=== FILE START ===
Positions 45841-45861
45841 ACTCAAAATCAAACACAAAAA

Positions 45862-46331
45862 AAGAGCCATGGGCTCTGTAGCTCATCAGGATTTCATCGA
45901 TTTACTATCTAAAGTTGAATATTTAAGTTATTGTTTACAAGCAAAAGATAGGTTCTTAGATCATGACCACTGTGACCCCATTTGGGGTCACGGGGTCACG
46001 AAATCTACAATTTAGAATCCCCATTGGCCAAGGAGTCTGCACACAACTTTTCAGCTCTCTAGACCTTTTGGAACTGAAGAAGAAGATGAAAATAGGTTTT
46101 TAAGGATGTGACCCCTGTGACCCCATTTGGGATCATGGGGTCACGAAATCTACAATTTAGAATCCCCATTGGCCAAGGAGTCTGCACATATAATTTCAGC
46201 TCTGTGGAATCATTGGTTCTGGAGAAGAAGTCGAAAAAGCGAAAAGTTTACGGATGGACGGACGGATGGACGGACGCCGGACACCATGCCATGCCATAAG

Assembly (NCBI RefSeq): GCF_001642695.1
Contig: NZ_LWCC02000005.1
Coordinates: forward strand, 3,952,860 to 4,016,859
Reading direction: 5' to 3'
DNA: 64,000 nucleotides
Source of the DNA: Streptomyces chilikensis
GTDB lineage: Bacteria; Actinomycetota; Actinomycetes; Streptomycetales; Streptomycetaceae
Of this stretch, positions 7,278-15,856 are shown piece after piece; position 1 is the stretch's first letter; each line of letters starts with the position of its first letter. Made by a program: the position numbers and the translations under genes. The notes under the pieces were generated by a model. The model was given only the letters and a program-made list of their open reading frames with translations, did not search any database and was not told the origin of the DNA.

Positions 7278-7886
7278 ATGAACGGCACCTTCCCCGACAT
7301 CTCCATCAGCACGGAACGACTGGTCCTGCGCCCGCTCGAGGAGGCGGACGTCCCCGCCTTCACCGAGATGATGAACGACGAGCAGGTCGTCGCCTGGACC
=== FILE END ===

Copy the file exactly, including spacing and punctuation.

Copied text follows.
Positions 45841-45861
45841 ACTCAAAATCAAACACAAAAA

Positions 45862-46331
45862 AAGAGCCATGGGCTCTGTAGCTCATCAGGATTTCATCGA
45901 TTTACTATCTAAAGTTGAATATTTAAGTTATTGTTTACAAGCAAAAGATAGGTTCTTAGATCATGACCACTGTGACCCCATTTGGGGTCACGGGGTCACG
46001 AAATCTACAATTTAGAATCCCCATTGGCCAAGGAGTCTGCACACAACTTTTCAGCTCTCTAGACCTTTTGGAACTGAAGAAGAAGATGAAAATAGGTTTT
46101 TAAGGATGTGACCCCTGTGACCCCATTTGGGATCATGGGGTCACGAAATCTACAATTTAGAATCCCCATTGGCCAAGGAGTCTGCACATATAATTTCAGC
46201 TCTGTGGAATCATTGGTTCTGGAGAAGAAGTCGAAAAAGCGAAAAGTTTACGGATGGACGGACGGATGGACGGACGCCGGACACCATGCCATGCCATAAG

Assembly (NCBI RefSeq): GCF_001642695.1
Contig: NZ_LWCC02000005.1
Coordinates: forward strand, 3,952,860 to 4,016,859
Reading direction: 5' to 3'
DNA: 64,000 nucleotides
Source of the DNA: Streptomyces chilikensis
GTDB lineage: Bacteria; Actinomycetota; Actinomycetes; Streptomycetales; Streptomycetaceae
Of this stretch, positions 7,278-15,856 are shown piece after piece; position 1 is the stretch's first letter; each line of letters starts with the position of its first letter. Made by a program: the position numbers and the translations under genes. The notes under the pieces were generated by a model. The model was given only the letters and a program-made list of their open reading frames with translations, did not search any database and was not told the origin of the DNA.

Positions 7278-7886
7278 ATGAACGGCACCTTCCCCGACAT
7301 CTCCATCAGCACGGAACGACTGGTCCTGCGCCCGCTCGAGGAGGCGGACGTCCCCGCCTTCACCGAGATGATGAACGACGAGCAGGTCGTCGCCTGGACC